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    Author(s): Kathleen McGinleyGuy Robertson; Kathleen Friday; Constance Carpenter
    Date: 2017
    Source: General Technical Report
    Publication Series: General Technical Report (GTR)
    Station: International Institute of Tropical Forestry
    PDF: Download Publication  (31.0 MB)


    This report is a companion report to the National Report on Sustainable Forests, except that the analysis in this case is specifically applied to tropical forests found on U.S. islands and U.S.-affiliated island jurisdictions in the Caribbean Sea and Pacific Ocean. Like its national counterpart, the report uses the Montréal Process Criteria and Indicators for Sustainable Forest Management (MP C&I) to provide a comprehensive picture of forest conditions. Each of the seven criteria in the MP C&I is given a separate chapter, and the resulting analysis includes consideration of ecological, social, economic, and institutional dimensions of forest sustainability. Our key findings mirror those of the 2010 national report: tropical forests on the U.S. islands are not experiencing broad-scale deforestation, and forest area is stable in most jurisdictions. However, these forests are facing multiple threats from environmental and anthropogenic stressors. With 760 plant and animal species across all the islands identified as at risk of extinction by the International Union for the Conservation of Nature, the threat of native biodiversity loss from extinction and extirpation, particularly in the Pacific, is the biggest warning flag regarding forest sustainability. In the Caribbean, where islands are relatively closer to each other and to the mainland than islands in the Pacific, and where past agricultural practices resulted in broad-scale disruption of native forest ecosystems, new assemblages of forest species are evolving, some including native and nonnative species, though most are still in relatively young age classes. On the social and economic front, commodity wood production plays a minimal to nonexistent role in island economies, but forests provide numerous benefits to island peoples, the importance of which are often enhanced by the limited space and close local social-ecological interactions reinforced by island geography and by long-established patterns of use on the part of local residents. Institutionally, many of the islands face considerable challenges resulting from a lack of economies of scale and sufficient resources for effective forest management.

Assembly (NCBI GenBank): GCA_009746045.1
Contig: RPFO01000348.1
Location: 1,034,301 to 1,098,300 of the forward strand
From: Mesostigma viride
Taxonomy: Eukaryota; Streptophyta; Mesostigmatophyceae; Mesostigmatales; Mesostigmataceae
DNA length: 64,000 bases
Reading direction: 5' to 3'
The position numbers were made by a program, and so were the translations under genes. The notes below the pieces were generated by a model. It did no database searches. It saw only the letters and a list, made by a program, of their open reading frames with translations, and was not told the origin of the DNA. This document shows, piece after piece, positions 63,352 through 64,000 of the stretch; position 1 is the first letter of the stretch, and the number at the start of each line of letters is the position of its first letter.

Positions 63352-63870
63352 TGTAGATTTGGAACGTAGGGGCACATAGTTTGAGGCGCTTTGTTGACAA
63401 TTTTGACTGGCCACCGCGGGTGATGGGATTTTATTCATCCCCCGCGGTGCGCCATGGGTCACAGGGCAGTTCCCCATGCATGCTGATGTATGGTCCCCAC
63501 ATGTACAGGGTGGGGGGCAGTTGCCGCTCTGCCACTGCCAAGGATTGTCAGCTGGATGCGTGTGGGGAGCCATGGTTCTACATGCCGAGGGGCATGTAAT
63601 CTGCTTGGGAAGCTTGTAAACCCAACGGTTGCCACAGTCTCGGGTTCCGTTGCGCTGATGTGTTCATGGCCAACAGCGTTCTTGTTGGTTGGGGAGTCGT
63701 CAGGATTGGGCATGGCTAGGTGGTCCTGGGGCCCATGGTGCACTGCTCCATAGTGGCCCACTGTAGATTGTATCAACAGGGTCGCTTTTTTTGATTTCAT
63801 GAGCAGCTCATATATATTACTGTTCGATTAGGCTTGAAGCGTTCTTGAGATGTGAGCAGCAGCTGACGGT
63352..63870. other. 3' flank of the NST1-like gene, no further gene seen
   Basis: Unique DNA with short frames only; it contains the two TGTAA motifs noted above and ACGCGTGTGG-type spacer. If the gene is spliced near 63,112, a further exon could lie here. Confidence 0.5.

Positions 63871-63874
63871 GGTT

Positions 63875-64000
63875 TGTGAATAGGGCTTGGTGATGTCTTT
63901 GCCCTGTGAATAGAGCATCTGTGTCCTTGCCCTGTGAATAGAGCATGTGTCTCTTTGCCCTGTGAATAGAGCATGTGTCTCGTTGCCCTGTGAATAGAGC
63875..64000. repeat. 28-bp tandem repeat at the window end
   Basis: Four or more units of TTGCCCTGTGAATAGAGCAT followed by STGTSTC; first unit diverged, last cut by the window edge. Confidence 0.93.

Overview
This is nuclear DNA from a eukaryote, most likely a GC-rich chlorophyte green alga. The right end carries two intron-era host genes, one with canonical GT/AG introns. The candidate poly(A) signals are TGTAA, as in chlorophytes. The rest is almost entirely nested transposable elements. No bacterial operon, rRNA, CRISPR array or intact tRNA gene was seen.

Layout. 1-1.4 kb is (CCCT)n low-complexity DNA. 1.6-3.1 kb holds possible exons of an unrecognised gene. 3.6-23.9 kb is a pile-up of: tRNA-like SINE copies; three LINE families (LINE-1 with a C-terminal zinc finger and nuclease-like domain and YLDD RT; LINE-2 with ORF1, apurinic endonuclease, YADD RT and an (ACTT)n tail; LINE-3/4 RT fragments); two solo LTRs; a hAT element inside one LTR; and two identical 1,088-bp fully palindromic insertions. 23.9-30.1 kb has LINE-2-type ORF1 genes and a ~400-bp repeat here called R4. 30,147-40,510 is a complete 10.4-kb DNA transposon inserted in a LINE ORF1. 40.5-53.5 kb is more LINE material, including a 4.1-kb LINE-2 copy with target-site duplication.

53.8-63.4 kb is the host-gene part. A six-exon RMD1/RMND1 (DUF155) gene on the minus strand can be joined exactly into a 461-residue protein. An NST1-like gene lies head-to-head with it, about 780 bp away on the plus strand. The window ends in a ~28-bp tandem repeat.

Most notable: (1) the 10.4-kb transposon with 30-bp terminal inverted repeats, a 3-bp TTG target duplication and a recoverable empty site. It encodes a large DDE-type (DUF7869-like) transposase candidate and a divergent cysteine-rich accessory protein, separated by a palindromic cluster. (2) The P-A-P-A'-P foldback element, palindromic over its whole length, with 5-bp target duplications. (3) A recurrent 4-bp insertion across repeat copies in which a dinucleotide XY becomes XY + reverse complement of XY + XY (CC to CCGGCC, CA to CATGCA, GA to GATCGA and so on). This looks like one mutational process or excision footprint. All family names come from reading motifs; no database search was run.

Publication Notes

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    • This article was written and prepared by U.S. Government employees on official time, and is therefore in the public domain.


    McGinley, Kathleen A.; Robertson, Guy C.; Friday, Kathleen S.; Carpenter, Constance A. 2017. Assessing Forest Sustainability in the Tropical Islands of the United States. Gen. Tech. Rep. IITF-GTR-48. San Juan, PR: U.S. Department of Agriculture, Forest Service, International Institute of Tropical Forestry. 87 p.


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    forest sustainability, tropical islands, tropical forests, U.S.-affiliated islands, criteria and indicators, nonnative species.

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